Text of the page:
DVD players were introduced into the consumer market segment in late 1996. The capacity of these disks is significantly larger than audio CDs, 4.7 Gb per side versus 650 Mb. Prerecorded movies use the MPEG-2 compression scheme and are subsequently encrypted prior to being stored on DVD.
Unlike a DVD copy, a copy of a VHS tape looks inferior to the original tape. Thus as second-generation DVD players with digital video recording capabilities continue to be introduced into the marketplace, there is a pressing need to provide several levels of copy protection.
The Supreme Court has held that personal, home videotape recording of a television broadcast for time-shifting purposes is a fair use and therefore does not constitute copyright infringement.
The DVD copy-protection system is designed to support a copy generation management system (CGMS). CGMS/A is used to control the amount of legal copies allowed. The CGMS/A information is embedded in the outgoing video signal. For CGMS/A to work, the equipment making the copy must recognize and respect the CGMS. This requires at least two bits of information to be associated with a piece of video, indicating one of the following copy states:
These metadata are problematic in two respects:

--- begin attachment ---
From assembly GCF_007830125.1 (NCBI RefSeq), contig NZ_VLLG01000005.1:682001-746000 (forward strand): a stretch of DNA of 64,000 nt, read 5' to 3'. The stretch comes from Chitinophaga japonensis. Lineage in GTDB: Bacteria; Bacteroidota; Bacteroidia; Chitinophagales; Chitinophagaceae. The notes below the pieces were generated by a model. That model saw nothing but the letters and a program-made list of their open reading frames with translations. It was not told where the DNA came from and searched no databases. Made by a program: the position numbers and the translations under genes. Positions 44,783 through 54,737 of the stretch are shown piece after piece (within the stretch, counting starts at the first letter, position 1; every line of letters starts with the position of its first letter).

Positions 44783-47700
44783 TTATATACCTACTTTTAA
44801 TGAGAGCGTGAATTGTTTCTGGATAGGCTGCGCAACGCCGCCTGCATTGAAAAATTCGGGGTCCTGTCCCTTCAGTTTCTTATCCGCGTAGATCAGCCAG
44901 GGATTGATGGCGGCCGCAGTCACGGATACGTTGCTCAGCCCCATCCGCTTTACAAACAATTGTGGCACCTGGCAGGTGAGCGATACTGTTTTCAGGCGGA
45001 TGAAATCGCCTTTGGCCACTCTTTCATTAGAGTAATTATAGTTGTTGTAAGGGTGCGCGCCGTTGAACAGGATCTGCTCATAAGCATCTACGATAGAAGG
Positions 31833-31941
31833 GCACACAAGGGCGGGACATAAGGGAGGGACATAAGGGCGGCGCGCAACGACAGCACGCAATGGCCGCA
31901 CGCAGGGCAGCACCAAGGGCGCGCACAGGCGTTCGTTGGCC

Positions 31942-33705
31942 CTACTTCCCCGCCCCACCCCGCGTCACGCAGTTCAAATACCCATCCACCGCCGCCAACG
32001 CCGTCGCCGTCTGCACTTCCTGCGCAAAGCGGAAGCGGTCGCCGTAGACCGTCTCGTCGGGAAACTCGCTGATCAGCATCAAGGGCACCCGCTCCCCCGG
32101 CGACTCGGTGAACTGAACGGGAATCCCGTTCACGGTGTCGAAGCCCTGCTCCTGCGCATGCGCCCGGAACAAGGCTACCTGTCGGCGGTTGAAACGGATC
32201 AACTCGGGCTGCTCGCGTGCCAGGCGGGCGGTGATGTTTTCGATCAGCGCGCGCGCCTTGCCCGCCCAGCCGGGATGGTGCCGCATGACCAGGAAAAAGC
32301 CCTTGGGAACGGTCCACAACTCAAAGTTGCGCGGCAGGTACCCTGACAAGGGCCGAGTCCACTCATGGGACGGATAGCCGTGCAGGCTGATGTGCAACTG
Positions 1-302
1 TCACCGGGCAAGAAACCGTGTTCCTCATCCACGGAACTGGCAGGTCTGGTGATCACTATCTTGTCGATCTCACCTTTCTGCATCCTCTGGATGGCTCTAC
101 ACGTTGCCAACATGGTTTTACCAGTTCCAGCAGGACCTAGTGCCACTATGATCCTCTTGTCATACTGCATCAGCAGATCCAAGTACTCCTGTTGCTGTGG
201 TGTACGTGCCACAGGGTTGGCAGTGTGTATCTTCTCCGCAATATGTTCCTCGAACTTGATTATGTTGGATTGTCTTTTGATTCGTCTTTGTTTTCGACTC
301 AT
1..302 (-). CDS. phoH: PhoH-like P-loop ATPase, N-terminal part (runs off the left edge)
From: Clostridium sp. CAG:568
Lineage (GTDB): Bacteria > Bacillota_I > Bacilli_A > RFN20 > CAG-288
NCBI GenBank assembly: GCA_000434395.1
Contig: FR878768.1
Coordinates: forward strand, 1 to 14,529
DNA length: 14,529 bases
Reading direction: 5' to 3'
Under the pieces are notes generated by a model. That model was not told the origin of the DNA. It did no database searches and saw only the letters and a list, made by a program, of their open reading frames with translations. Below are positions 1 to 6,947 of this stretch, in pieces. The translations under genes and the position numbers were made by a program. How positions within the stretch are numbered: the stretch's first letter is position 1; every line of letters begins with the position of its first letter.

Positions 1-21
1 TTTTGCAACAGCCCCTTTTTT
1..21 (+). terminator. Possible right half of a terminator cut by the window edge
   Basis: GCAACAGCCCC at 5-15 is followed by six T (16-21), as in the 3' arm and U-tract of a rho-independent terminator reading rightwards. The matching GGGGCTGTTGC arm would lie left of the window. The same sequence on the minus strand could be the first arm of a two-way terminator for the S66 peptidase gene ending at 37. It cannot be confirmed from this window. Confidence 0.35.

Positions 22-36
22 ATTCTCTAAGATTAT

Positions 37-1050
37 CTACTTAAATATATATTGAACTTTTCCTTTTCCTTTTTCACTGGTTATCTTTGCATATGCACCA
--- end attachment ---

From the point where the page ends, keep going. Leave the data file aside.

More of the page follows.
Getting the metadata out is expensive and the computer industry does not want the responsibility.
Copy control could survive analog-to-digital-to-analog conversions, which is where watermarking comes in, and that means that watermarking hardware will need to be in every DVD player.
This leads to the Copy Protection Technical Working Group, which follows two major principles:
The copy protection system is not mandatory; devices are either compliant or noncompliant.
The system is cost effective.
At present, there are two components that are already being built into consumer devices, the content scrambling system and the analog protection system.
Scrambles MPEG 2.
Two keys, one to the disk, the other to the MPEG file.
Keys are stored in the lead area of the disk.
Usually only works in compliant drives.
Prevents byte-for-byte copies of a MPEG data stream.
Encourages the manufacture of compliant drives.
This modifies NTSC/PAL signals so they can be viewed on a TV but not recorded by a VCR. DVDs are not NTSC/PAL encoded, so the encoder must be in the DVD player.